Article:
The writer was invited by UNESCO to speak as one of the panelists during the celebration of the 70th Anniversary of the Universal Declaration of Human Rights last night. Other speakers included Acting Prime Minister, Fiame Naomi Mata’afa, Ombudsman Maiava Iulai Toma and UNESCO Director and Representative to the Pacific State, Ms. Nisha. This is what Mata’afa said:
Forget what the climate change skeptics are saying—it is real and already affecting millions of lives on the planet—including the Pacific Islands. In America authorities put the death toll from the devastating fires in California last month at 85.
The death of Jeremiah Malaki Tauili’ili is tragic. Every time a precious life is lost, regardless of the circumstances, it pains very deeply. Why? We believe that one life lost is one too many. Which is the tragedy of Mr. Tauiliili’s death. At 24 years young, a promising Civil Engineer career at the Ministry of Works, Transport and Infrastructure and a child to raise; he had his whole future ahead of him.
So who is telling the truth with regards to funding for the Asau Wharf? That’s the million-tala question today after conflicting stories have emerged from key players in this project. What should have been a really simple straightforward story has suddenly become a mystery for reasons that are beyond me.
Don’t get us wrong; we are proud and patriotic Samoans, just like all Samoans in this country and all over the world. And after close to 40 years in power, we are grateful for the work that has been done by the Human Rights Protection Party government to develop Samoa to where we are today. There is a lot to celebrate.
On Tuesday afternoon, an email accompanied by an attachment arrived from the Government Press Secretariat. When opened, the imagery was interesting. You couldn’t help but laugh. Really. You see, it showed an interesting picture of Prime Minister Tuilaepa Dr. Sa’ilele Malielegaoi wearing sunnies in his office, with two arms raised while he is pointing to the ceiling.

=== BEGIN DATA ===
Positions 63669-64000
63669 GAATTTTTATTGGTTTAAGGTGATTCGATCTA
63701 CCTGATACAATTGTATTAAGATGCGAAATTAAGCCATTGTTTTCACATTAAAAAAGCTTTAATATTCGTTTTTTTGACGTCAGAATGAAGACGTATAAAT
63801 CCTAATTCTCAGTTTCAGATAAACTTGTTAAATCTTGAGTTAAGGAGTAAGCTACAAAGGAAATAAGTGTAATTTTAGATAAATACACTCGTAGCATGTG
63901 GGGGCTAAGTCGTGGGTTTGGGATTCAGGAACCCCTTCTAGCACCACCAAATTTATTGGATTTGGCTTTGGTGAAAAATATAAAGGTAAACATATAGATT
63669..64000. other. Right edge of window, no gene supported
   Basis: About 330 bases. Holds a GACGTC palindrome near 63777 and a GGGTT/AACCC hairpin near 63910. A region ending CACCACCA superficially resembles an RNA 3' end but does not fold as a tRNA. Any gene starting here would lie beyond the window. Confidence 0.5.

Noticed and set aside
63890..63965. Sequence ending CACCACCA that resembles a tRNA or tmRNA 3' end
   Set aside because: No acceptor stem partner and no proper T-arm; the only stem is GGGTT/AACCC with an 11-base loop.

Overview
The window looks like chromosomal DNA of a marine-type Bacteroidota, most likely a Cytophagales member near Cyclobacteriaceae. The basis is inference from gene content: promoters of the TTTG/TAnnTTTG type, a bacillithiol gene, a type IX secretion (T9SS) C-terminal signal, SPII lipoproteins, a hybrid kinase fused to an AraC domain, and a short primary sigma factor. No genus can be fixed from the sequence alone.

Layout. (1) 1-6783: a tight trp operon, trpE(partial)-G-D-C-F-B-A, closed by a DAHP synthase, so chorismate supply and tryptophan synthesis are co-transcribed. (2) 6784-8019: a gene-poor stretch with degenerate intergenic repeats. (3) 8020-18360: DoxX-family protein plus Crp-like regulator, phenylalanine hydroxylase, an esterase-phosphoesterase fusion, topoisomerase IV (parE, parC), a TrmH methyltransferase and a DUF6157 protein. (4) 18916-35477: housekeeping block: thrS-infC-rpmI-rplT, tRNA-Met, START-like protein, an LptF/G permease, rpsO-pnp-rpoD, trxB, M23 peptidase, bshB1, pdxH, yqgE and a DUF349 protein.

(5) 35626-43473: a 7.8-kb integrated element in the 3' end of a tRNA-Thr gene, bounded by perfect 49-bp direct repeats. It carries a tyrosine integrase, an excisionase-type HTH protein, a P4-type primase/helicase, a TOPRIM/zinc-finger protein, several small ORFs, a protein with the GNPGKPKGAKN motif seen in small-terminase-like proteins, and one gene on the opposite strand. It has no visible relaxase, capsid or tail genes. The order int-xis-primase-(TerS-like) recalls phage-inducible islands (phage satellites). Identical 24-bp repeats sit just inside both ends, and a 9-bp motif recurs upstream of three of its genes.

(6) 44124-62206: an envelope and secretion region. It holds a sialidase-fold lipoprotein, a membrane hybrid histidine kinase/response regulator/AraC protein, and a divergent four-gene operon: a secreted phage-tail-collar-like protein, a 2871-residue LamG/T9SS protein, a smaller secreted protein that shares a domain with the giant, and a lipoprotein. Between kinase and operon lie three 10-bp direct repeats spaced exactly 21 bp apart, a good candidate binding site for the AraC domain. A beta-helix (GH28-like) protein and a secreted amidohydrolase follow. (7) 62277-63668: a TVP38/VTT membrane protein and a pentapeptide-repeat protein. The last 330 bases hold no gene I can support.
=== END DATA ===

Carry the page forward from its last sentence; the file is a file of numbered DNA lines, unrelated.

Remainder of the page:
Call me old school – or whatever name you want – but I think there is something odd about this strong push to include sex education in Samoa’s school system. We’ve got far more serious problems to deal with in schools. Like getting better results in Mathematics, Science and literacy subjects, which we know have been very poor during the past few years.
Re: P.M. on minimum wage If you increase the wages, doesn’t that give enough money for people to put back to the economy. There will be more money for people to spend on goods, food, fa’alavelave, schooling and church donations.
The heavy downpours of late have damaged a lot of road infrastructure in Samoa. Motorists in most parts of the country are having to navigate the multiple potholes and some of the more challenging road conditions that exist. This is not the first time this has happened in Samoa though. Bad roads at this time of the year is a common occurrence. What do you think the Government should do to improve our roads? Reporter Yumi Epati Tala’ave asked in today’s Street Talk and this is what people said:
Think a minute…Some time ago a small town in California needed a new water pipe system. Someone suggested that they ask the city of Los Angeles for advice since the large city of L.A. was more experienced.
In Tuesday’s Samoa Observer, 15 January 2019, I read with interest a report by Alexander Rheeney titled “Biomass plant progresses to next stage” referring to the proposed development of a biomass gasification plant at Mulifanua!
P.M. on Church leaders It seems Prime Minister Tuilaepa can’t leave members of clergy alone. During a radio programme last week, he had plenty to say about Church Ministers. For instance, he reminded them that Church Ministers were only taught on spiritual matters, not on Economics.
The spears flew towards the youth on the hill, whistling as they cut through the air. Grinning, Queen Medb’s general drew his sword, eager to take back to his Queen the head of this warrior whom they called the Hound of Ulster. He had no doubt his spears would find their mark.
© Samoa Observer 2016